ERIC Submits Comments To D.C. Department of Health

Phillip Husband General Counsel Department of Health
Office of General Counsel 899 North Capitol Street NE 5th Floor
Washington, D.C. 20002

Dear Mr. Phillip Husband,

We are pleased that the District of Columbia (DC) Department of Health (Department) has issued proposed regulations that recognize the potential benefits of telemedicine and welcome the opportunity to share our support for leveraging telemedicine to increase access to health care. On behalf of The ERISA Industry Committee (ERIC), we want to thank you for thoughtfully developing your regulations to maximize the benefits of telemedicine, and to express large employers’ interests on this issue.

As the only national trade association advocating solely for the employee benefit and compensation interests of America’s largest employers, ERIC speaks in one voice for large employers on public policy issues relating to employee benefits. Our members have workers in every state across the country, including many DC residents.

ERIC’s members are committed to, and known for, providing high-quality, affordable health care to millions of workers and their families. ERIC has a strong interest in proposals that affect its members’ ability to deliver cost-effective benefits. ERIC’s members devote considerable time and resources to their benefit plan design, balancing the provision of high-quality, affordable health care with the need to contain costs for these programs.

Our members need consistent telemedicine policies around the country so that their workers and their families can enjoy the same company benefits regardless of the state in which they live or work. It is imperative that funds to pay benefits are maximized and not diverted to administrative and compliance burdens stemming from a myriad of disparate and potentially conflicting state rules and regulations.

In addition to improved access to health care, employers support telemedicine for these reasons:

  • Accessibility. Flexibility.  Without barriers. Telemedicine gives employees and their families access to health care 24 hours a day, seven days a week, whether at home, in transit, or at work, without regard to standard office hours and proximity to a health care provider.
  • Benefits for rural, urban, and working families. Telemedicine has long been seen as a means for providing access to care for rural populations. Urban underserved populations, retirees, the elderly, disabled employees, and those with language barriers, chronic conditions, or transportation barriers also stand to benefit from increased access to care, as well as working parents and others struggling to balance work and family demands.
  • Increased workforce satisfaction. The response from employees who have used telemedicine services is very positive. Employees want to minimize the time spent attending to their health needs, or that of loved ones, and appreciate the opportunity to reach a health care professional at times and locations that are convenient to them. They like the service and want it to continue.
  • Connection to workplace clinics, rural health centers and employer wellness initiatives. Telemedicine services can complement employer workplace clinics as well as rural health centers. Telemedicine also supports wellness initiatives that employers offer to further employee health and wellbeing.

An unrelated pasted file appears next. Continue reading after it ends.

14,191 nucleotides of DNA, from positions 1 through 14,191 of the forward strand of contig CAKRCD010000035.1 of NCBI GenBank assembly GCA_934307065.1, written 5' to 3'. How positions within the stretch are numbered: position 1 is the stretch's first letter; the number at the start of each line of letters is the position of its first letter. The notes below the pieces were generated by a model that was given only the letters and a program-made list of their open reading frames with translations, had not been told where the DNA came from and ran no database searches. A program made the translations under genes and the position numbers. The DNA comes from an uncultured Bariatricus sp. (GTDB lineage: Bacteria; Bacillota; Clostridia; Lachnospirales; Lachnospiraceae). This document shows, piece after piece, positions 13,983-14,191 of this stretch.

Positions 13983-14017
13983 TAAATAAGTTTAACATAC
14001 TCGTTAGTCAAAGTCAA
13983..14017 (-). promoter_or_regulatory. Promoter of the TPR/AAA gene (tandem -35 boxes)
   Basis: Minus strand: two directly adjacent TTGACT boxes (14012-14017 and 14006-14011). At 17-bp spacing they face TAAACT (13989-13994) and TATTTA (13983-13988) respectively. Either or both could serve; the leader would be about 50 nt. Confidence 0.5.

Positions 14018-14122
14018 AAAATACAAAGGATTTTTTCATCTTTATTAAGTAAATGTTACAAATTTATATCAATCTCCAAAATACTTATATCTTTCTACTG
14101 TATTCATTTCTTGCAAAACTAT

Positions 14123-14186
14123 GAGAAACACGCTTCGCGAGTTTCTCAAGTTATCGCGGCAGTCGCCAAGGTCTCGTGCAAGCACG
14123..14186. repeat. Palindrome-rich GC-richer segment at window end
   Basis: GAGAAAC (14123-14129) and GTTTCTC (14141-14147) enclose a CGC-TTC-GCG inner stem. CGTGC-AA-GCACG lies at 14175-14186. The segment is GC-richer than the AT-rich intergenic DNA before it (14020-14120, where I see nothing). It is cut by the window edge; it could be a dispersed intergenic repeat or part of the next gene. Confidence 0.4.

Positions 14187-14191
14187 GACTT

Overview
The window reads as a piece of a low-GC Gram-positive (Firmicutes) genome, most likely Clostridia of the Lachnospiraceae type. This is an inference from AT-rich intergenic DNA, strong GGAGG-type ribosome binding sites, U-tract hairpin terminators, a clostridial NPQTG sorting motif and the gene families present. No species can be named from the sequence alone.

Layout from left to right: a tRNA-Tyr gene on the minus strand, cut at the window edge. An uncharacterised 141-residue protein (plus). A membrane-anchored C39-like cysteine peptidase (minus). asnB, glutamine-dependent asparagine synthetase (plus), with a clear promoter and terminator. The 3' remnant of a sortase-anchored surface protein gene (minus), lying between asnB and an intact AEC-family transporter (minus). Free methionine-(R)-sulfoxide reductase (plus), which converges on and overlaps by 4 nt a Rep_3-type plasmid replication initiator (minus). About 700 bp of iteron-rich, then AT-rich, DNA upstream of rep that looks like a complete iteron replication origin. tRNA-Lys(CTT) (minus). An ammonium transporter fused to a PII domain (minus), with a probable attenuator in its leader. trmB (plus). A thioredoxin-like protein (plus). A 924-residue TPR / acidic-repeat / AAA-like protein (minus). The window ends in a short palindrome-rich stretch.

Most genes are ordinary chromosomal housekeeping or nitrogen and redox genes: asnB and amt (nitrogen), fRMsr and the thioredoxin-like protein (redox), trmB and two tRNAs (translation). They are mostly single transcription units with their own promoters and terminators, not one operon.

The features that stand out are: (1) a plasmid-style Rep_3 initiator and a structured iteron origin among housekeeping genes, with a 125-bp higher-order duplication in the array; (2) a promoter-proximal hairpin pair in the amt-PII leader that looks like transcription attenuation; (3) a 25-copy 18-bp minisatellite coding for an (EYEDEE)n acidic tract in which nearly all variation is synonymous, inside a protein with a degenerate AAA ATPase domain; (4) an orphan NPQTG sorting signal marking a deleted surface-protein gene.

• Cost-effective care. Employees, retirees, and their families need access to health care that they can utilize because it is provided at an affordable, cost-effective rate.

ERIC respects and supports the Department’s duty to promote and protect the health, safety and quality of life of those in DC while developing telemedicine policies. ERIC agrees with the Department that the standard of care governing in-person visits should apply in the same manner to telemedicine visits. We also appreciate the Department’s position that telemedicine may be used to establish a physician-patient relationship when the standard of care does not require an in-person visit.

To achieve a balanced regulatory environment for telemedicine, ERIC encourages the Department, to the extent permitted by law, to:

  • ADOPT technology-neutral requirements, permitting use of different types of technology platforms that are designed for telemedicine;
  • ADOPT licensing policies that facilitate inter-state practice so providers, located in or out of the state, who deliver high-quality care, can serve patients located in DC;
  • AVOID restrictions that require patients to visit specific locations (e.g., “originating sites”) in order to access telemedicine services;
  • AVOID imposing additional requirements on providers that offer telemedicine services that are not imposed on in-person visits; and
  • CONSIDER the needs of patients to have better access to care that can be provided via telemedicine, either through a telemedicine visit or remote monitoring of health conditions.

Thank you for considering large employers’ interests as you finalize your telemedicine regulations. ERIC is pleased to represent large employers with the goal of ensuring telemedicine benefits are accessible for millions of workers, retirees, and their families. We welcome additional questions and opportunities to contribute to your rulemaking process.


Annette Guarisco Fildes
President & CEO